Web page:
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Show me good forward growth

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EddieMoney
(@eddiemoney)
500+ Forum Posts

@silver

Not even sure where the personal attacks came from. Nor the idea that I think any of these models have CFD.

ReplyQuote
Posted : 29/02/2020 5:51 am
EddieMoney
(@eddiemoney)
500+ Forum Posts
Posted by: @horatio

@eddiemoney

Now this is getting laughable. Her eye shape is top tier, maybe not super rare or cat like but still top tier. Eye color is absolutely not enough to make someone a model and it's NEVER as important as eye shape. I think you are seriously downplaying her because she doesn't fit into your theory. Now I'm not gonna contest the importance of the angelic skull for women but what you probably forgot is the fact that angelic skulls look good precisely because of the good forward growth they display. And no, the average woman doesn't have the forward growth or facial development of Hilary Rhoda, I mean this should be obvious, she is a model for a reason.

So if her robust bones are the reason she is a model, why do so few female models have a large ramus and mandible like her? The other ladies posted here don't have that type of face.

ReplyQuote
Posted : 29/02/2020 5:54 am
EddieMoney
(@eddiemoney)
500+ Forum Posts
Posted by: @progress
Posted by: @eddiemoney

Hilary Rhoda would be cuter with a smaller mandible

Posted by: @eddiemoney

Rhoda's good looks aren't attributed to her tall ramus or prominent mandible. No woman (or man) is made attractive by a large mandible, anyway. 

To me it seems that the harmony of her whole face is very much dependent on her having a large mandible. With a smaller mandible she would lose that geometrical equilibrium that keeps the eyes fixed on the face. I agree that she could be 'cute' in the sense the local grocery store girl is cute,  but there is no doubt how much her large mandible defines her beauty:

She looks way better with a shorter face. Left: androgenic and athletic. Right: estrogenic and angelic 

ReplyQuote
Posted : 29/02/2020 5:57 am
gewgerg
(@gewgerg)
10+ Forum Posts

@eddiemoney

women have shorter ramuses than men which is why they're chins look weaker and shorter on average.

It's why women get away with overbites more than men as it unintentionally symbolizes sexual dimorphism  

ReplyQuote
Posted : 29/02/2020 6:00 am
EddieMoney
(@eddiemoney)
500+ Forum Posts
Posted by: @gewgerg

@eddiemoney

women have shorter ramuses than men which is why they're chins look weaker and shorter on average.

It's why women get away with overbites more than men as it unintentionally symbolizes sexual dimorphism  

Yeah, and most of the women posted here (especially that brunette with the Arabic tattoo on page 1) have that type pf face.

Meanwhile the one woman who is an exception is seemingly touted as the standard for some reason. Oh well.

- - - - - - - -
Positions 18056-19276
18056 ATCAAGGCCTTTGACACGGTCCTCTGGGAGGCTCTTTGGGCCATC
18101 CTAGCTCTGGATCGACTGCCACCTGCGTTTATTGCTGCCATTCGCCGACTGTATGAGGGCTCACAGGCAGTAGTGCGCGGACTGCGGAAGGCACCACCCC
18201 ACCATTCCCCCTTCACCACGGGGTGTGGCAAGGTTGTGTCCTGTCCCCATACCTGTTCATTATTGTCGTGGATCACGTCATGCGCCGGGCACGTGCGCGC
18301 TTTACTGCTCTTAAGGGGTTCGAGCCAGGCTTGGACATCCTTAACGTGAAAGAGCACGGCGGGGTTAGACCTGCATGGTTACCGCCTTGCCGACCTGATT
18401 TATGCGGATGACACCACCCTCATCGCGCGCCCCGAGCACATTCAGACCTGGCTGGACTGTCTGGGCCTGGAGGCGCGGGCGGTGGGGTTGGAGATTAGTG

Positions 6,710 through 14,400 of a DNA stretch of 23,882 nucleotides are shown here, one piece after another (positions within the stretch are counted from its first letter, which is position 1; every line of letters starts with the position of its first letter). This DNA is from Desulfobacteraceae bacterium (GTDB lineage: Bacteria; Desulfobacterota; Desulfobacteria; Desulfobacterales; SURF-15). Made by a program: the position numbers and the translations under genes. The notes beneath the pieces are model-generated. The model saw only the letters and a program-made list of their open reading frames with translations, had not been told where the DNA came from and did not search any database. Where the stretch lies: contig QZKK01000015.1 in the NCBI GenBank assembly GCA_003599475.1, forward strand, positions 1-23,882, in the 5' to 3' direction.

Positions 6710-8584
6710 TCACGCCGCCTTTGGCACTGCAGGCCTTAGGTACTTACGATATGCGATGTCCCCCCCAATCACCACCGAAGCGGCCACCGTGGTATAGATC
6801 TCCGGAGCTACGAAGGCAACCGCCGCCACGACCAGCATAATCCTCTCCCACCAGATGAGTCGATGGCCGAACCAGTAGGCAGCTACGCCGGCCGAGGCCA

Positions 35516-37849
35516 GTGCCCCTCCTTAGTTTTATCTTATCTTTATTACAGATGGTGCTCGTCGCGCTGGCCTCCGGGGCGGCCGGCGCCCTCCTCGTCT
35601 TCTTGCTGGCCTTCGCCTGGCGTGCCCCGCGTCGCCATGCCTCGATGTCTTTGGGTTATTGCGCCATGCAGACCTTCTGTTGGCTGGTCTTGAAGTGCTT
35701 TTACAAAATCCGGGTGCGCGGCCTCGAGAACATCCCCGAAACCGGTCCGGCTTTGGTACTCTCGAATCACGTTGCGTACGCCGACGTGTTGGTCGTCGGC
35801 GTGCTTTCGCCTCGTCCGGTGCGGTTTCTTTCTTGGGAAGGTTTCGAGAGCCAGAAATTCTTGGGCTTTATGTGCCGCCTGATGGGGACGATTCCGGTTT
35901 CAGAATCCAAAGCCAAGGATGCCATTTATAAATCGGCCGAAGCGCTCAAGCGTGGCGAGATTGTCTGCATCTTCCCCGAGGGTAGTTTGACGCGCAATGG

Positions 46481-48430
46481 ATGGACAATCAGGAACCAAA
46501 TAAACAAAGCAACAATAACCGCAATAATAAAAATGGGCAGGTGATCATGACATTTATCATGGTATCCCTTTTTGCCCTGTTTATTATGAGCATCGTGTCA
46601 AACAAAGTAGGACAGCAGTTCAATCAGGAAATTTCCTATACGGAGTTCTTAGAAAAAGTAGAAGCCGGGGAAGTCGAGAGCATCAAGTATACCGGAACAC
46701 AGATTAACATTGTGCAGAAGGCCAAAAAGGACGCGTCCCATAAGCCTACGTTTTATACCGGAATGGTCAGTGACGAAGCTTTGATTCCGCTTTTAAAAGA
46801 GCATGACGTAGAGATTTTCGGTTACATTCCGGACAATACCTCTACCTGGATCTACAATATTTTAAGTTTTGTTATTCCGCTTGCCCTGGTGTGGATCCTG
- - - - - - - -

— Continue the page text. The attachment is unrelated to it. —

ReplyQuote
Posted : 29/02/2020 6:09 am
Silver
(@silver)
100+ Forum Posts
Posted by: @eddiemoney

@silver

Not even sure where the personal attacks came from. Nor the idea that I think any of these models have CFD.

I'm sorry you took it that way.

CFD is just a way of describing imperfect facial development. Everyone has CFD—it's an inclusive spectrum. These models have CFD because they don't have perfect facial development, but no one does. I understand what you mean, but using CFD as a term to refer to particularly bad cases of relative dysfunction is confusing and misleading.

ReplyQuote
Posted : 29/02/2020 8:21 am
Silver
(@silver)
100+ Forum Posts
Posted by: @eddiemoney
Posted by: @horatio

@eddiemoney

Now this is getting laughable. Her eye shape is top tier, maybe not super rare or cat like but still top tier. Eye color is absolutely not enough to make someone a model and it's NEVER as important as eye shape. I think you are seriously downplaying her because she doesn't fit into your theory. Now I'm not gonna contest the importance of the angelic skull for women but what you probably forgot is the fact that angelic skulls look good precisely because of the good forward growth they display. And no, the average woman doesn't have the forward growth or facial development of Hilary Rhoda, I mean this should be obvious, she is a model for a reason.

So if her robust bones are the reason she is a model, why do so few female models have a large ramus and mandible like her? The other ladies posted here don't have that type of face.

I don't think the premise of the question is sensical in light of the theory of CFD. The only "feature" that makes sense to scrutinize in isolation is the position and shape of the maxilla, because it's the keystone bone. The maxilla determines all the other bones' position and shape. Mew has said as much.

The reason few models seem to have such a prominent ramus/mandible is two-fold: the level of CFD (and androgenic hormone profile, to a lesser extent) that would result in such a face usually results in a face that isn't as attractive as when there's less CFD.